Adam Platt on New York's Rising Culinary Stars

Whose star is rising, and whose star is fading?
  • Transcript

TRANSCRIPT

Question: Whose work are you watching?

Adam Plattt: New York’s full of-- It’s like writing or ballet or theater. There are great young artists coming to New York all the time. The restaurant business is so vicious that sometimes it takes a while for them to sort of find their footing but recently there have been a few good restaurants that have opened up. There’s a young chef-- There’s a new restaurant called Dovetail which is on the Upper West Side. Fraser is the guy’s name and he worked at a bunch of restaurants in New York I think and even ran his own kitchen- ran the kitchens in a bunch of restaurants, the last one on the Upper West Side and I didn’t think very successfully but at Dovetail he’s the co-owner and the food there I thought was really exceptional especially for the benighted neighborhood that it’s in but there are a lot of great young chefs in New York. Andrew Carmellini is a great young chef. There are a lot of them. It’s often hard to sort of choose who’s the best.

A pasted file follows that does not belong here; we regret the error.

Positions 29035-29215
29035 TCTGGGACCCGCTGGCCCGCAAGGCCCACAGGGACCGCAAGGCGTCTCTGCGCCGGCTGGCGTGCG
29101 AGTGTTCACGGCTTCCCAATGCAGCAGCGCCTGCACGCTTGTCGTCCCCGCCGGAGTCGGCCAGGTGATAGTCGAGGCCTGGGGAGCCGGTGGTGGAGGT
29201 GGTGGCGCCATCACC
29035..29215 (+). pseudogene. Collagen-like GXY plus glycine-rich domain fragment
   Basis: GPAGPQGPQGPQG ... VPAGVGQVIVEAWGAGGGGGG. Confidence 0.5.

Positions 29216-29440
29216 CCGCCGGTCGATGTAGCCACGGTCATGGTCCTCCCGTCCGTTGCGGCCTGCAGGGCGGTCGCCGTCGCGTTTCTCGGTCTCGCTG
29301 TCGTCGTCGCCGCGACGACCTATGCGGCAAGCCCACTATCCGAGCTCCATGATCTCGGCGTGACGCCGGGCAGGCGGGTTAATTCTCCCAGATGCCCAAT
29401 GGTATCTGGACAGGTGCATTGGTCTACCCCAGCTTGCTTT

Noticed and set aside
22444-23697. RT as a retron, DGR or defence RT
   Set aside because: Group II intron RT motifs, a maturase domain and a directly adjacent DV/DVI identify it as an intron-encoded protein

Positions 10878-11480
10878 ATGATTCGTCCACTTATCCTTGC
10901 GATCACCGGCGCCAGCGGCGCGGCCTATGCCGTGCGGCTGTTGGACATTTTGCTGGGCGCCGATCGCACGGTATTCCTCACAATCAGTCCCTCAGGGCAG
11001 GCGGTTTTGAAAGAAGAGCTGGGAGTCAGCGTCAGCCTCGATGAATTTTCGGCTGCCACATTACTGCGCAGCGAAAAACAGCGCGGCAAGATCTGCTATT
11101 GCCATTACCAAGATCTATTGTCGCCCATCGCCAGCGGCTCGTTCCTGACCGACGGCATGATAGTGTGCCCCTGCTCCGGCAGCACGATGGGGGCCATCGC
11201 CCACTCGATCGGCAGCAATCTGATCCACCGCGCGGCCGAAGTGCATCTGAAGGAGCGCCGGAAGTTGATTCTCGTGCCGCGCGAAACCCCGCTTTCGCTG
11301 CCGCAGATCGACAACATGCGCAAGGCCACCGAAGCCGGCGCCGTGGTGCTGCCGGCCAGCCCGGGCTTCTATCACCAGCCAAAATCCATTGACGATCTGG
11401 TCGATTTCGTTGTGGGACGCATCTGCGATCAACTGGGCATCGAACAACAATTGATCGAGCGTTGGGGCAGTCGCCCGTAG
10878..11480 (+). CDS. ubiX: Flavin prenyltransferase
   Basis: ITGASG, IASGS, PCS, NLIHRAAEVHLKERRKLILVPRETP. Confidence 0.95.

Question: Whose star has faded?

Adam Platt: I review one restaurant at a time and I don't keep track of how they're up or down, up or down. Stars tend to dim as a general rule with expansion and empire building and this-- the odd thing about Chang as I said is he's actually getting smaller instead of bigger but the general rule is that as you expand it's very hard to maintain control of what you're doing. You are making more money but it very hard-- it requires-- you have to be a good-- a great chef but also a great manager and a great businessman and there are certain chefs who are like that. Danielle is like that. Jean-Georges is like that. They actually are able to run quite a large number of restaurants at quite a high level but I think that's the exception rather than the rule.

 

Recorded: 4/22/08